New Books & Novel Discoveries (April 2019)

Goodness me, this has been a month for book buying. I had the means this month, so didn’t feel as inclined to hold myself back, though it’s certainly not the most I’ve ever picked up in a month. Funnily, one of these books I stopped myself from buying while I was out running errands. I was nearby the next day, however, and wound up getting it anyway. I’m making a point of reading it this year to justify that. We’ll see how that goes.

Anyway, on to the books!

New Books


The World of Lore: Monstrous Creatures by Aaron Mahnke is a book I’ve flip-flopped on picking up. I’m a fan of the podcast series and some of the entries (if not most or all) are written adaptations of episodes. When I began to recall my childhood fascination with some books about ghosts, cryptids, and other paranormal topics that my dad had I decided to get this for the sake of posterity, if nothing else. If I like it enough after reading it I’ll consider getting the other two books in this series.

I picked up Pet Sematary by Stephen King because I saw the newest film. It was good, but after speaking with my dad he informed me that they took an easier way out plot wise, rather than dealing with the heavier themes of the book. He didn’t go into specifics, so I’m eager to check out the book and see how it turns out here.

A Slip of the Keyboard is a collection of essays by Terry Pratchett, the author of the Discworld series. I’m a big fan of those books and would love some insight into the author’s thoughts and views. As a bonus, this book matches perfectly with the Discworld books on my shelf.

Planting Gardens in Graves by R. H. Sin is a poetry book that’s caught my curiosity. I’ve been wanting to read some more poetry lately and the cover and title of this book are evocative enough for me to want to check it out. There are two more volumes so if I like this I’ll pick them up eventually too.

The League of Extraordinary Gentlemen, Vol. 2 by Alan Moore and Kevin O’Neill I picked up so I could finally continue the series. I read volume one years ago and re-read it last month. I’ve already read this book now too, in fact, and you can check out the review here.

Hellboy and the B.P.R.D.: 1954 and 1955 by Mike Mignola et al I’ve been meaning to pick up for a long time. I read the first two volumes late last year and wanted to finally continue the series.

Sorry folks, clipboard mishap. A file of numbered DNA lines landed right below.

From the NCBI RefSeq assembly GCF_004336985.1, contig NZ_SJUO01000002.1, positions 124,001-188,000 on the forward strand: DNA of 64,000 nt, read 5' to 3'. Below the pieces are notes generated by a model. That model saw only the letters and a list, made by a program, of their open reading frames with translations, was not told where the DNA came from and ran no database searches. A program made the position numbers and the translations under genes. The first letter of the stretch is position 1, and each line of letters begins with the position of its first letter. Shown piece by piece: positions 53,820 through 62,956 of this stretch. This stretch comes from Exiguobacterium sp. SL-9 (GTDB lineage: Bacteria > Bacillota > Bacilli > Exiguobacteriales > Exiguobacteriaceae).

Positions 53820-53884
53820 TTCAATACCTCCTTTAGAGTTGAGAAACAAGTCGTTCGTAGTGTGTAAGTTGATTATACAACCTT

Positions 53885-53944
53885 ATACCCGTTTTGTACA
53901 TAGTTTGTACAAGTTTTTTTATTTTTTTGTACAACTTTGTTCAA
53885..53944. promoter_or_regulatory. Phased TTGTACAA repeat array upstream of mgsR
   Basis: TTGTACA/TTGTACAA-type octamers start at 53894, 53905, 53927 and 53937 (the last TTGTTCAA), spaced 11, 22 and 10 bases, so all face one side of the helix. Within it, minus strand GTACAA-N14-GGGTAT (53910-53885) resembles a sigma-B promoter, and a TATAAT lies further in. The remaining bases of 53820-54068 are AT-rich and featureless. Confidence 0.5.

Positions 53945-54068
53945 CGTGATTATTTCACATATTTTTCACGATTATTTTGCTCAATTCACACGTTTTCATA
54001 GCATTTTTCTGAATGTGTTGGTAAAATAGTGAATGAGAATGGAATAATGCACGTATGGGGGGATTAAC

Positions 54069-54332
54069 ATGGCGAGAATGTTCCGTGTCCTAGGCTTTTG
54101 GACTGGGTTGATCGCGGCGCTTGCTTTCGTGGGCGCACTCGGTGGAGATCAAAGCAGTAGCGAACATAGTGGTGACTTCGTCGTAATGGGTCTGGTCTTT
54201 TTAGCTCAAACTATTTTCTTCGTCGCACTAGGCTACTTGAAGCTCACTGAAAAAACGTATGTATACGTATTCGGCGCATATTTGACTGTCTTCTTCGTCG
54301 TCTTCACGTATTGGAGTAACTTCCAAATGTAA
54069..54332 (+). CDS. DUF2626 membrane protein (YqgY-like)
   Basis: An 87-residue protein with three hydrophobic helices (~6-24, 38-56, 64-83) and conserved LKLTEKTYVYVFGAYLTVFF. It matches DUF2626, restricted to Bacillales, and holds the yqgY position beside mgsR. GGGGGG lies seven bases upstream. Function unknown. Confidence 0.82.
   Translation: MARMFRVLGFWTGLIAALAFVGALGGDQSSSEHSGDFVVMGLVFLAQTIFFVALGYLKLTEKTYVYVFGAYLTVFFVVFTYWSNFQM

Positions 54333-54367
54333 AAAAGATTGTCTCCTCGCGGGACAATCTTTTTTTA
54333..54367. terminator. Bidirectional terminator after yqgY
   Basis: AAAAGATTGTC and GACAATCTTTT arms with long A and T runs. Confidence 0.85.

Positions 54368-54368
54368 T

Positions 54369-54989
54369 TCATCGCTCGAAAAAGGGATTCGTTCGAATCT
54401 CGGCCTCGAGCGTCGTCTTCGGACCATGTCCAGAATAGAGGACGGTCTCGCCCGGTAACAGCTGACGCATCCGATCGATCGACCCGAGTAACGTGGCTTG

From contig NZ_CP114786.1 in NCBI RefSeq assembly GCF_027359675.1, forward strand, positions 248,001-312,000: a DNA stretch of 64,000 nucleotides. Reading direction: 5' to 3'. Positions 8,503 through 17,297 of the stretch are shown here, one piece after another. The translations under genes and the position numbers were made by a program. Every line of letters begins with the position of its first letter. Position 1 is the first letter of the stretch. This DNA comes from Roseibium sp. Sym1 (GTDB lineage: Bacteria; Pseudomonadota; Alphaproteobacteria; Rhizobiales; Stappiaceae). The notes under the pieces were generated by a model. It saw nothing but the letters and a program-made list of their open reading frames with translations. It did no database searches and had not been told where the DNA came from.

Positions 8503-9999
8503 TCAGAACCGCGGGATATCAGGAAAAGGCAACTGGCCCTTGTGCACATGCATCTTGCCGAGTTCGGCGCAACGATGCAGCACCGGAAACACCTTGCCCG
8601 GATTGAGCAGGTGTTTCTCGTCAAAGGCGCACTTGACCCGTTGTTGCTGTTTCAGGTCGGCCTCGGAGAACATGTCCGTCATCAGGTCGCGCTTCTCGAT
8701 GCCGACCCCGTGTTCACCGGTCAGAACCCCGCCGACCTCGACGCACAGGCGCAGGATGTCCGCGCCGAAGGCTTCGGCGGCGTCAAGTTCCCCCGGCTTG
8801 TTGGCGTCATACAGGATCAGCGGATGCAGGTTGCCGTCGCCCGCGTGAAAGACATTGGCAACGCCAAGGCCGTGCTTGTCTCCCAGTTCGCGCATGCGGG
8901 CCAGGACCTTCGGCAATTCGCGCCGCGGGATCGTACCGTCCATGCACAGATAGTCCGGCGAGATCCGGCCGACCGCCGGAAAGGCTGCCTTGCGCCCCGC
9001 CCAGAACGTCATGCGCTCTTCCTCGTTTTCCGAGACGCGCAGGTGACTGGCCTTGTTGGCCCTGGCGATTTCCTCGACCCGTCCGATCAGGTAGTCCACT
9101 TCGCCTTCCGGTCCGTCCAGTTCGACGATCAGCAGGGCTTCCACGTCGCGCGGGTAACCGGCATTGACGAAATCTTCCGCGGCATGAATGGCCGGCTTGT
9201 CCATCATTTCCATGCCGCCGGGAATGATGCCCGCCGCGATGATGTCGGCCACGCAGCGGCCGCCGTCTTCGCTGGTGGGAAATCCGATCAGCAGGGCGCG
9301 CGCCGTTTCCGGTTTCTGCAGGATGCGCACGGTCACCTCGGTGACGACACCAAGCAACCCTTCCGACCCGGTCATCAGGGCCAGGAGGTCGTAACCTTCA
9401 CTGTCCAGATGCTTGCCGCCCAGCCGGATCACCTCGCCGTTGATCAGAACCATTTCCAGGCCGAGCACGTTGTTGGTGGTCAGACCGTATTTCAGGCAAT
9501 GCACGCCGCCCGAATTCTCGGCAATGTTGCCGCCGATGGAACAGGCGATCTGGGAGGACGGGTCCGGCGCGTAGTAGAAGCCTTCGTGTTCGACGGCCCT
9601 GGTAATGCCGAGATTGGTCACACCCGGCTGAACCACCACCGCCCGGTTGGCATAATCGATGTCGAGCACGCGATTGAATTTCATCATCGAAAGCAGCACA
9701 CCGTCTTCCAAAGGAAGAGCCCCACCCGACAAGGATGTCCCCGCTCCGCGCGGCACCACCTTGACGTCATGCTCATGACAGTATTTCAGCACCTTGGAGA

The Amazing Screw-On Head and Other Curious Objects by Mike Mignola I picked up because I’m a fan of the author and want to read some more of his stuff outside of Hellboy. After getting it I was excited to discover it includes “The Magician and the Snake” which is an Eisner award winning story Mignola collaborated on with his then 7-year-old daughter.

In Absentia


I got my copy of Smashed by Junji Ito this month as well, but I have it lent out to a friend since I finished reading it. I would be remiss to her reading experience if I were to ask for it back just to snap a photo, so it is not pictured above.

B.P.R.D. 1946-1948

The only digital purchase I made this month was B.P.R.D. 1946-1948 by Mike Mignola et al. I haven’t started the B.P.R.D. comics yet (which is a spin-off of Hellboy), and I’d prefer to get the omnibuses in physical editions, but this is a standalone omnibus as far as I can tell and it was on sale for $6. Hard to argue with that, love for physical books notwithstanding.

Novel Discoveries

I could have sworn I shelved more books “to-read” this month, but apparently not. Literary Chickens by Beth Moon was a suggested read on my local library’s Facebook page. Apparently it contains a lot of photographs and excerpts from literature. It was just bizarre enough that I want to head down to my library and give it a look for myself.

Creating Character Arcs by K. M. Weiland I heard about from a short video essay on YouTube. I’m always passively on the lookout for good resources to help with writing, so I decided to shelve this one for future reference.

Closing Thoughts

Another reason I picked up Planting Gardens in Graves is because I want a little subset of my reading to be purely for the pleasure of it. It’s the reason I enjoy watching The Joy of Painting; it’s not a show I feel I need to analyze or think critically about. I can just relax, watch, and listen. I never especially enjoyed analyzing poetry in university, but I did enjoy reading it sometimes. I’m hoping if I approach poetry now with the mindset of reading it just for the sake of it that I can get myself into a similar headspace.

Thank you for reading!


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